Burlington restricts drive-by parades as more people leave home during COVID-19
The city is concerned parades could spread COVID-19 and impact traffic safety, Premier Ford says it's too far
When Burlington Mayor Marianne Meed Ward attended a drive-by parade with more than 150 vehicles during COVID-19, she had a feeling something wasn't right.
"I thought, 'There are some potential logistical challenges here' and they wanted to do it again this Saturday to a larger number of homes and they expected more vehicles … it had gotten to a scale that was really unmanageable," she said.
"One-hundred and fifty vehicles going down narrow residential streets with kids playing on the streets, tying up traffic, there was no police escort. There was no advance notice it was really a parade, a special event, without any parameters around it."
Now, the city of Burlington is discouraging drive-by parades with more than five people, as residents continue to leave their homes to honk and cheer from their vehicles, celebrating milestones, health-care workers and long-term care residents during COVID-19.
The city released a statement on Thursday, citing provincial emergency orders that say people can't gather in groups of more than five.
Vehicle parades are also limited to just a single household or immediate family.
Focus is on safety, not fines
Meed-Ward said in a statement where she acknowledged her own experience, that people need to think twice before they participate in another.
"These parades have been an awesome idea when they've been kept to a certain scale — unfortunately, the larger they get, the harder it is to maintain physical distancing and keep health and safety protocols in place."
The vehicle parades have become a way to lift people's spirits as COVID-19 keeps communities on lockdown, but the parades have grown in size, which means more people are leaving home.
They have technically always been illegal, but the rules haven't been enforced on parades — until now.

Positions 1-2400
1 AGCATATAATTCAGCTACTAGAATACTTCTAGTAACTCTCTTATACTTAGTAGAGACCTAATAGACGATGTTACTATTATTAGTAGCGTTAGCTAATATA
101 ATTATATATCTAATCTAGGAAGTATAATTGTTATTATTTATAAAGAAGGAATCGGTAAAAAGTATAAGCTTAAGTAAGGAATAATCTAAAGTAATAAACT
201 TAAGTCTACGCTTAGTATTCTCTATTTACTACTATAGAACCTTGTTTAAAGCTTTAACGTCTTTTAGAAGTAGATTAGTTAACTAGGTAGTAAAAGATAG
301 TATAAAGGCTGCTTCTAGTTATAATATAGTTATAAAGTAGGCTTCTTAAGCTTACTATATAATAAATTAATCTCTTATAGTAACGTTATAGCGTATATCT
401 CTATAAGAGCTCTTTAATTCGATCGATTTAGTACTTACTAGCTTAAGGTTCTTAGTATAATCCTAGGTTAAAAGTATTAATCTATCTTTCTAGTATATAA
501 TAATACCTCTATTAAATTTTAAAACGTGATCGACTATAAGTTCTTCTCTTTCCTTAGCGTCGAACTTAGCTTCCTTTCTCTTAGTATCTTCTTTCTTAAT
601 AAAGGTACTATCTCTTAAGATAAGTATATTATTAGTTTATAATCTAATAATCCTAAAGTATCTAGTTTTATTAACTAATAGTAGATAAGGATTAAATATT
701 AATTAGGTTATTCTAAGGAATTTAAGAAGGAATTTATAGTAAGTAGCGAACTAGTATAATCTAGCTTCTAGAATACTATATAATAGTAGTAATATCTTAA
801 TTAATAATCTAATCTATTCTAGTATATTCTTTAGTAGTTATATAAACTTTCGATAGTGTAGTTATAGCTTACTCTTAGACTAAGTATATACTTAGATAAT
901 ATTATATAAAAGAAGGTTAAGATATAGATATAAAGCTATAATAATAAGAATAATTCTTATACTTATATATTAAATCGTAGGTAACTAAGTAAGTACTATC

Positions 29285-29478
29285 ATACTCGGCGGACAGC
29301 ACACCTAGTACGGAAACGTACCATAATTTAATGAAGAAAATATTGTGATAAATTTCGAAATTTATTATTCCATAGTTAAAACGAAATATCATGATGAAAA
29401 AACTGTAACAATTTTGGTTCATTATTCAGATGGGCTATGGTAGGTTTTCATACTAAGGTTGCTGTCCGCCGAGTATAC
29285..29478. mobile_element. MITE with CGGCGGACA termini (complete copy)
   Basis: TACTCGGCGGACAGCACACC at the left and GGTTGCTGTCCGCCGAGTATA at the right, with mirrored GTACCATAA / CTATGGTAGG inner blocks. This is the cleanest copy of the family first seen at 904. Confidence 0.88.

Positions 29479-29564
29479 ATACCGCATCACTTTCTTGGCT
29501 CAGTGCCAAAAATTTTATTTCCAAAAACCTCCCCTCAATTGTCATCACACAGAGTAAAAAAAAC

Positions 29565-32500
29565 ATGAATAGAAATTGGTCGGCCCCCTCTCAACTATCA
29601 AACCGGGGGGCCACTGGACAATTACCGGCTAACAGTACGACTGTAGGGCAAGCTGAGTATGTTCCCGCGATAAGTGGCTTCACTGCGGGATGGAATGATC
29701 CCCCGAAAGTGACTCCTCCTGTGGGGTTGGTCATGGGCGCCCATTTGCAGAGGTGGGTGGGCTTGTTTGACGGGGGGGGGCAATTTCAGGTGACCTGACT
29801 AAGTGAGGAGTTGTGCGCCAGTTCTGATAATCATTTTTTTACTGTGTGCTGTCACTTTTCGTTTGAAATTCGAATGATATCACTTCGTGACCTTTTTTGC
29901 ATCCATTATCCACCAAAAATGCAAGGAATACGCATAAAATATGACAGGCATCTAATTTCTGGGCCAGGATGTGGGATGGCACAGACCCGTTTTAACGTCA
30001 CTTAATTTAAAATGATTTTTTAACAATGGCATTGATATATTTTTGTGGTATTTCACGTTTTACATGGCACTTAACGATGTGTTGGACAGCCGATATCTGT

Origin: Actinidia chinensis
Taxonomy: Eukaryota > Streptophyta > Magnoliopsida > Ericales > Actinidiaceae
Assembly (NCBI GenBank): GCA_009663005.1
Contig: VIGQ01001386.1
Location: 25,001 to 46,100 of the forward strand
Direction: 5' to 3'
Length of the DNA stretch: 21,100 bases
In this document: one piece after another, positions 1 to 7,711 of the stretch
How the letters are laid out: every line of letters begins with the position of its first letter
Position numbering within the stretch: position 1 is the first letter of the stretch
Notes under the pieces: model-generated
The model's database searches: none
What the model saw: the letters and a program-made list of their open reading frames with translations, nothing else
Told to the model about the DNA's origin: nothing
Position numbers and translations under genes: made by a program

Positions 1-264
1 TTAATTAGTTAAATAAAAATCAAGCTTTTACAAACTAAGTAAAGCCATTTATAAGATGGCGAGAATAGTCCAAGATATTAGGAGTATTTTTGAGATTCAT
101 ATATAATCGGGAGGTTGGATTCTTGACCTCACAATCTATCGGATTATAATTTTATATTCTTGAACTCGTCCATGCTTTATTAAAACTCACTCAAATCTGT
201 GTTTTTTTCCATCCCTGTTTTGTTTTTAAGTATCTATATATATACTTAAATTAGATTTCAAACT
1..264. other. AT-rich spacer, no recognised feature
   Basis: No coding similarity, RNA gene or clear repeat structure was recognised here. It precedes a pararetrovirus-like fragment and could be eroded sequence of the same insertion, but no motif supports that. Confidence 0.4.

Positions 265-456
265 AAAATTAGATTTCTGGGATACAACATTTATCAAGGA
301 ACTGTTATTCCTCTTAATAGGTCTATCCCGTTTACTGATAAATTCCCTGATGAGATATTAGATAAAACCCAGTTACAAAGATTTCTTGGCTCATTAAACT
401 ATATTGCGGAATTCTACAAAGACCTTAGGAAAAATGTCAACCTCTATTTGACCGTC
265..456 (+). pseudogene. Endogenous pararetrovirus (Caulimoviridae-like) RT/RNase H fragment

"They can continue to do these parades but we're asking for it to be really scaled back into a much smaller way," Meed Ward said.
"While I think everybody was disappointed, [they] completely understand, they're totally onboard and you know people will figure out a way to do this in a better way."
Halton police Chief Stephen Tanner said the focus is on traffic safety, not enforcement.
"When it comes to small scale parades, and dependent on operational needs and priorities, if our members can in some small way brighten the life of a child on his or her birthday, or help another celebrate a 100th birthday that, to us, is service," Tanner said in a statement.
The city statement also said first responders will still participate in hospital salutes on the first Friday of each month, noting they have other procedures in place and public vehicles can't participate.
Premier Doug Ford, however, thinks the measure is extreme.
"If everyone is in their car, who are they bothering? You have to celebrate a little bit," he said.
"Let's be a little lenient on stuff like that, I'd understand if there were groups of people marching down the street side-by-side chanting, but that's not the case. They're in individual cars, driving by, what does it last, a few minutes?"
Ford said he spoke with Burlington MPP Jane McKenna who agreed with him, but Ford said the choice ultimately lies with Meed Ward.
Recommendations for throwing a parade include:
Remaining in your vehicle during the entire event.
No interacting or gathering with individuals outside of the vehicles.
Ensuring only household members are in the vehicles.
Reducing the need for in-person coordination by providing written or telephone directions in advance.
Limiting the distance they are driving.
Considering limiting the number of vehicles permitted.
Continuing to follow the rules of the road.
Following relevant local regulations with respect to events/parades.
Funerals are an exception, with 10 people allowed to gather together.
With files from Nathan Crocker and Linda Ward